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Schrodinger’s School at Prizmah

by | Mar 12, 2019 | Drash, Lead Design | 0 comments

Imagine a sealed box with a cat and a small tube with potentially radioactive material inside.  If the material is indeed radioactive, the tube is shattered, releasing the poison.  According to one take on this situation, the cat is simultaneously alive AND dead, but if you look inside the box, you’ll clearly see that the cat is either alive OR dead.  Which is it?

This thought experiment is known as “Schrodinger’s cat,” and it is often used while describing moments in time during a complicated phenomenon.

What does this have to do with anything?  And is the cat still in danger?

Prizmah: Centre for Jewish Day Schools organizes a biennial conference.  This year, over 1,100 Jewish lay leaders, Federation heads and school leaders from across the USA and Canada gathered in Atlanta to discuss the present and future of Jewish education.

We intended to come and present our “blended Jewish” model as well as all our thinking, planning and backstage work at Prizmah this year.  But then we paused to consider:  When is a school not a school?  Or, to better capture this moment in a complicated phenomenon, when is a not-yet-school a school?  ADRABA will only welcome its first cohort in September 2019!

In Schrodinger’s case, the answer would eventually be evident.  In ours, it’s not so clear.  We have a desired outcome, but we are not the sole deciders.

So I went to Atlanta to listen, learn and share.  I heard the weather in Atlanta was lovely this time of year.  I didn’t experience it for myself, but the climate control at the Marriot was on point.

It was heartening to begin with George Couros, a Canadian educator and “Principal of Change,” as he presented and represented “the innovation mindset.”  As I listened to his keynote, I was encouraged.  He seemed to be making the case for ADRABA in a tight, lively presentation.  Would I have to say anything more over the next three days?

I did.

I had many conversations before, during and after the presentations.  I handed out a lot of business cards and surreptitiously placed ADRABA postcards on various coffee tables and bartops.  The sessions introducing blended learning (BL) capably presented BL’s potential to revolutionize not only teaching, but student engagement as well as the school’s bottom line.  Curious lay-leaders, school heads and Federation officials filled the room.  The early-adopter school heads and practitioners showed-and-told about their work, the ups-and-downs of change and their outcomes, which, like their challenges, were impressive.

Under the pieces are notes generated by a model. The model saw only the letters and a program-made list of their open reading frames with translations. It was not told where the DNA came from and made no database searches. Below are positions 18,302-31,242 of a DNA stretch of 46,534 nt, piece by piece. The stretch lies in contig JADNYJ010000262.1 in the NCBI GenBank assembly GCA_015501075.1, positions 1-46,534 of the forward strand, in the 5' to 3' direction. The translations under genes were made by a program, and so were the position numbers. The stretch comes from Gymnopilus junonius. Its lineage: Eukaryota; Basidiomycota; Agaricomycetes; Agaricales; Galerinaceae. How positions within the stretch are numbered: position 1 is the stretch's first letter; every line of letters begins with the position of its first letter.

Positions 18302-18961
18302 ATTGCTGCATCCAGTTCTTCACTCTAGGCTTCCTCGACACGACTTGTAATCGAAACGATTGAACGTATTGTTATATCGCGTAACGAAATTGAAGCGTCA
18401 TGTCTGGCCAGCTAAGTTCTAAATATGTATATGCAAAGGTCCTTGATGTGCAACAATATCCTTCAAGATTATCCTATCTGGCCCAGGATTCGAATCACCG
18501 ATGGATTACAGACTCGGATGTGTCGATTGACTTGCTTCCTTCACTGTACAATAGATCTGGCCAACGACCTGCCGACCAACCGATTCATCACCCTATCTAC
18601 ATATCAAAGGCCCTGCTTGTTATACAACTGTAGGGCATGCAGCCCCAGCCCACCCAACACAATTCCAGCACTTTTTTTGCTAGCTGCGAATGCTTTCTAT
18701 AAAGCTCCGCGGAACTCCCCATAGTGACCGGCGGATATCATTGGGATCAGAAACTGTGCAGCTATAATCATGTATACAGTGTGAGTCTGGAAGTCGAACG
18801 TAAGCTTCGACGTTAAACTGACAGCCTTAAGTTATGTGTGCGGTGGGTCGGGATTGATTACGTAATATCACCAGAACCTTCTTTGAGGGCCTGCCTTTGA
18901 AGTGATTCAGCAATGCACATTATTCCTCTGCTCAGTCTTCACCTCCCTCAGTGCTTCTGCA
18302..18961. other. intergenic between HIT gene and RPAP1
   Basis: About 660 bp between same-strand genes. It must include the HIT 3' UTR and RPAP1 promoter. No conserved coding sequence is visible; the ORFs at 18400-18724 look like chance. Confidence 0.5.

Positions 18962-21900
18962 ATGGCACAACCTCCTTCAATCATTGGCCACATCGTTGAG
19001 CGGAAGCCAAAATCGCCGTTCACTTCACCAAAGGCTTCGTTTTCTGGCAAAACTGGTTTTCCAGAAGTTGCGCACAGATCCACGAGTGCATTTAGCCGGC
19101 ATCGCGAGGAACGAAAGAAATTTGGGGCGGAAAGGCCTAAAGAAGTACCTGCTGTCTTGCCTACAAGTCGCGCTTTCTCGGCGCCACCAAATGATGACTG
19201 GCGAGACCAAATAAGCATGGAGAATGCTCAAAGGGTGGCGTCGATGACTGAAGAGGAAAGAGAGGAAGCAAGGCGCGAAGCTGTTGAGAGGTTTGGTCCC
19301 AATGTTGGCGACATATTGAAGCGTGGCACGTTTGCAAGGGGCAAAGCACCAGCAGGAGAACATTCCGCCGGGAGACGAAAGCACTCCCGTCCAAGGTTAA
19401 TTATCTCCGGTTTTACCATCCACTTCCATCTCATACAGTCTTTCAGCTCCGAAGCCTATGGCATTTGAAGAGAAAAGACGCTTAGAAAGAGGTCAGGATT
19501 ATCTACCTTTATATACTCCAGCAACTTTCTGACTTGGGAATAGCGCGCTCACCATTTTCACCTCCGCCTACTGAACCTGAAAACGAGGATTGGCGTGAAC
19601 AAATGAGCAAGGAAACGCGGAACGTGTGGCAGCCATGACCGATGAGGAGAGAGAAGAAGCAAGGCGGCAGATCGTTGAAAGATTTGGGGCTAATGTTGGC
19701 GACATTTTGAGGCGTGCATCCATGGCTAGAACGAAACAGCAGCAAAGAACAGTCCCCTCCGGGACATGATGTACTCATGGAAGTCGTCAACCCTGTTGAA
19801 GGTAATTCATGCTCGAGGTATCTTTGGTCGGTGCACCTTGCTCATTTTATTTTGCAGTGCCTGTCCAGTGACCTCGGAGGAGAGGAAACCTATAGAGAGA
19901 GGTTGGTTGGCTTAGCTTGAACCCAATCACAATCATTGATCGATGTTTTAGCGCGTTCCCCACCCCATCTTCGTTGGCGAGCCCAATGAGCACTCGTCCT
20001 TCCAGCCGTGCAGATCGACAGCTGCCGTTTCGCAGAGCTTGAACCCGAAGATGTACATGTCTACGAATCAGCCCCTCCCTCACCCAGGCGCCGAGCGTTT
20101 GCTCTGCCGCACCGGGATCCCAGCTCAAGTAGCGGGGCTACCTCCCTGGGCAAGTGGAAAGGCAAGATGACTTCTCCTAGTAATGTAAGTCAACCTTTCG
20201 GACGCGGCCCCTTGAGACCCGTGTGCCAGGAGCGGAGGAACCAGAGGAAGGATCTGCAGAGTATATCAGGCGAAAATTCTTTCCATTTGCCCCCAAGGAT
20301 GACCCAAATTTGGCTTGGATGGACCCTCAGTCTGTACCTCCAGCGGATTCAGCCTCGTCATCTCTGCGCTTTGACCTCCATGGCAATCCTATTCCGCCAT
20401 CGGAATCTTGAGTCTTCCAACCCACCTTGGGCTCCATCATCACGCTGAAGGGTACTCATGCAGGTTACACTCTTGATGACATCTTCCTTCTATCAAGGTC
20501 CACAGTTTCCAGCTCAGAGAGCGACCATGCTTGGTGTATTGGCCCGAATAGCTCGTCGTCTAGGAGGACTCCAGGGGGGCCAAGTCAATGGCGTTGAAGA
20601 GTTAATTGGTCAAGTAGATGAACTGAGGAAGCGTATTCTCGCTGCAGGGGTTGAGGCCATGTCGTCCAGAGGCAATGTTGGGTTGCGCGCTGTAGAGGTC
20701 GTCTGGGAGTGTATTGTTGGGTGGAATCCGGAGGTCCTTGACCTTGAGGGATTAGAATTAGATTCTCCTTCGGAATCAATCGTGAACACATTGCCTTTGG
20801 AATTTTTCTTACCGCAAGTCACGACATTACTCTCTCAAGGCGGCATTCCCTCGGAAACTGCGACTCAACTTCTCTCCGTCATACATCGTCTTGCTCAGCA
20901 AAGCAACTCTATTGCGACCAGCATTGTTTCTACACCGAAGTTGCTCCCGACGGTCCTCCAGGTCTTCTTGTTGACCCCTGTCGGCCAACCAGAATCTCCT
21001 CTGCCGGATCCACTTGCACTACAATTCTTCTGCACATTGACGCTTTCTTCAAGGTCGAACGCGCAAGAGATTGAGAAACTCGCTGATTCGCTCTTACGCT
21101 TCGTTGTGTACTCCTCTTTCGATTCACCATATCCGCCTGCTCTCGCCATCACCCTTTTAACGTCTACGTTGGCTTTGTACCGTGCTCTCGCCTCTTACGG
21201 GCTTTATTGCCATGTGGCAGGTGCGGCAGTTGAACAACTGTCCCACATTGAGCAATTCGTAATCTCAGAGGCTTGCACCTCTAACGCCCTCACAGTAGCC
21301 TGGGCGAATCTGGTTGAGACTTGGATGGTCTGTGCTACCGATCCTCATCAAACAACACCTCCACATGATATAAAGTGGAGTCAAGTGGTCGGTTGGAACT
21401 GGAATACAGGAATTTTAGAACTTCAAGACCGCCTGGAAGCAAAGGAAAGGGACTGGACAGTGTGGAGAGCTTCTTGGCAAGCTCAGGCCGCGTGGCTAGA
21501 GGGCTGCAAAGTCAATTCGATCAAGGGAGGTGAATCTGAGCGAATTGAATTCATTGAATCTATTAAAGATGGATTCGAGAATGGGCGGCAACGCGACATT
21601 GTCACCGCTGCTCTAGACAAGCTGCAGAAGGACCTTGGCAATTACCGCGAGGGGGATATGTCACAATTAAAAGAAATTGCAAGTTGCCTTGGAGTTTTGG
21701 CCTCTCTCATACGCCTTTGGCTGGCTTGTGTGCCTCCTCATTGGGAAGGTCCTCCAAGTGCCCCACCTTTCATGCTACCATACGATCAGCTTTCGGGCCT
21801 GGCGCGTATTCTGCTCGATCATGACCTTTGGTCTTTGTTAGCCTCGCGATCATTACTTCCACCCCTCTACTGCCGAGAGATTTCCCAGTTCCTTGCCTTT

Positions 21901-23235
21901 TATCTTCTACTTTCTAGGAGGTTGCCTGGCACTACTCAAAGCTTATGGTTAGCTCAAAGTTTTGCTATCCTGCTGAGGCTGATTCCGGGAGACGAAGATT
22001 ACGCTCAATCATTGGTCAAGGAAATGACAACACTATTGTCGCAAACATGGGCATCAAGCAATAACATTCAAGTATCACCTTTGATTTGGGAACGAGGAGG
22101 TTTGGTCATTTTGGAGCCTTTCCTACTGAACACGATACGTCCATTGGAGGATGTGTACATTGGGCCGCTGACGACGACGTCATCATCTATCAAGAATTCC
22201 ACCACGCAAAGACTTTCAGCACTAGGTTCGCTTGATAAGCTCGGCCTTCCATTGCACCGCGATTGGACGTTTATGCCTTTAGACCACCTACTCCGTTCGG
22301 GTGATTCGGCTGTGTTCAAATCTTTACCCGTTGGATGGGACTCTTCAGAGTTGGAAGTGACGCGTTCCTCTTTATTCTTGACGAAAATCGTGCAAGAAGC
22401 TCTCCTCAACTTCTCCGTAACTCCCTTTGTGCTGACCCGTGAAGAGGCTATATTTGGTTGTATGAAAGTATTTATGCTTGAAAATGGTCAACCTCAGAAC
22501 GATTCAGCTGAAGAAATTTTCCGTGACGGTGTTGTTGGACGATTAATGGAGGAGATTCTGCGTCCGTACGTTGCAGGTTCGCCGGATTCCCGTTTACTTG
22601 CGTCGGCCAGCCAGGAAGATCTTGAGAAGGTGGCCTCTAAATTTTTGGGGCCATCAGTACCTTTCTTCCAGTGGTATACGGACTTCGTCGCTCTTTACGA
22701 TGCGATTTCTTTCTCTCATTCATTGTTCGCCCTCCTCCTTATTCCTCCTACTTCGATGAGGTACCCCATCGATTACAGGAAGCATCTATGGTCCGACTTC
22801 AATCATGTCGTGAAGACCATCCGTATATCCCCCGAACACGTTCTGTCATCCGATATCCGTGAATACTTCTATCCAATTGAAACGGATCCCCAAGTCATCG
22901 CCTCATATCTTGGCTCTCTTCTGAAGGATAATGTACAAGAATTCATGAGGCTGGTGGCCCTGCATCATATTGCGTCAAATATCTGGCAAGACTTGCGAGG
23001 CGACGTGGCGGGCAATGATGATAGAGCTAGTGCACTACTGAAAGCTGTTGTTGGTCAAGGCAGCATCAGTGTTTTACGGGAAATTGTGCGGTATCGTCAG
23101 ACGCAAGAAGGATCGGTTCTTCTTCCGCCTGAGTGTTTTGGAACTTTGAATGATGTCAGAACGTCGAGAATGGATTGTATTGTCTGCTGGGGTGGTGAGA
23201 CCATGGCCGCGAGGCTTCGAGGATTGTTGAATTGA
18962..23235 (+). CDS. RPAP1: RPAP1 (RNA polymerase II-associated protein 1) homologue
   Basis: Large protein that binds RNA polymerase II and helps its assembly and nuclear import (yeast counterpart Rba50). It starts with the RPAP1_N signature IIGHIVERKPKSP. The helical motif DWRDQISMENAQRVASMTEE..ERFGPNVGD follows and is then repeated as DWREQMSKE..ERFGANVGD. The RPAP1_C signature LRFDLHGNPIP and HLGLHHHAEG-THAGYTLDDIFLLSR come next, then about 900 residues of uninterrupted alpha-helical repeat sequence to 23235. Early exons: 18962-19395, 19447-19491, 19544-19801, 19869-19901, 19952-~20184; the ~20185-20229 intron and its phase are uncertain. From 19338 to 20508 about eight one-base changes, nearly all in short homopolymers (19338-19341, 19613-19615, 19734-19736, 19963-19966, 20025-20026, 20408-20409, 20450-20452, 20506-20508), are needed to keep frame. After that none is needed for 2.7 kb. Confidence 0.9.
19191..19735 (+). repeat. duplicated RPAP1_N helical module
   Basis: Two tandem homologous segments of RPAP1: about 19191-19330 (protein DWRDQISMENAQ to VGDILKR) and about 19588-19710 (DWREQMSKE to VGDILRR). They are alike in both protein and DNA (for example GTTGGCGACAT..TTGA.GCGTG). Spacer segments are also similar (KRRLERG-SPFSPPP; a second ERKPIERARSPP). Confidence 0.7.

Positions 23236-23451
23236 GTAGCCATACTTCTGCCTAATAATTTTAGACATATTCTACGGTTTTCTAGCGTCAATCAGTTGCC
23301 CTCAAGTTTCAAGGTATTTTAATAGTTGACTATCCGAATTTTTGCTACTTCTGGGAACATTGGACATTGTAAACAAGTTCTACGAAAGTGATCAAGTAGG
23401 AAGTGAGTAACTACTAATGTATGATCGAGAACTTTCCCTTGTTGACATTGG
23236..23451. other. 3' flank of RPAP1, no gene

The folks I encountered were very excited to hear about ADRABA, about our potential to bring Jewish education in Toronto not only into the present (i.e., the 21st century), but prepare our students to seize the future.  They envied that we were starting from scratch.  They were covetous of our ability to design the ultimate learning experience without any preconceptions or limits (except, obviously, a financial one). Their words of encouragement equally acknowledged our bravery and insanity for taking such a bold step forward in a field that is so resistant to change.

As the hours turned into days, I continued to hope that my time in Atlanta amongst thinkers and doers would help ADRABA think and do better.  Conclusion:  IT HAS.  (And I could go on about my lessons learned.  Perhaps in subsequent newsletters, I will… or we can simply meet for coffee to discuss…)

We were all in Atlanta because we are committed to the Jewish people and a Jewish future.  I realized that ADRABA is a different stage of building that future.  Unlike the cat, we are not simultaneously alive and dead.  If you look at us, you will clearly see that we, like the Jewish people, are very much alive.

Why should we care about the future of Jewish education?

 

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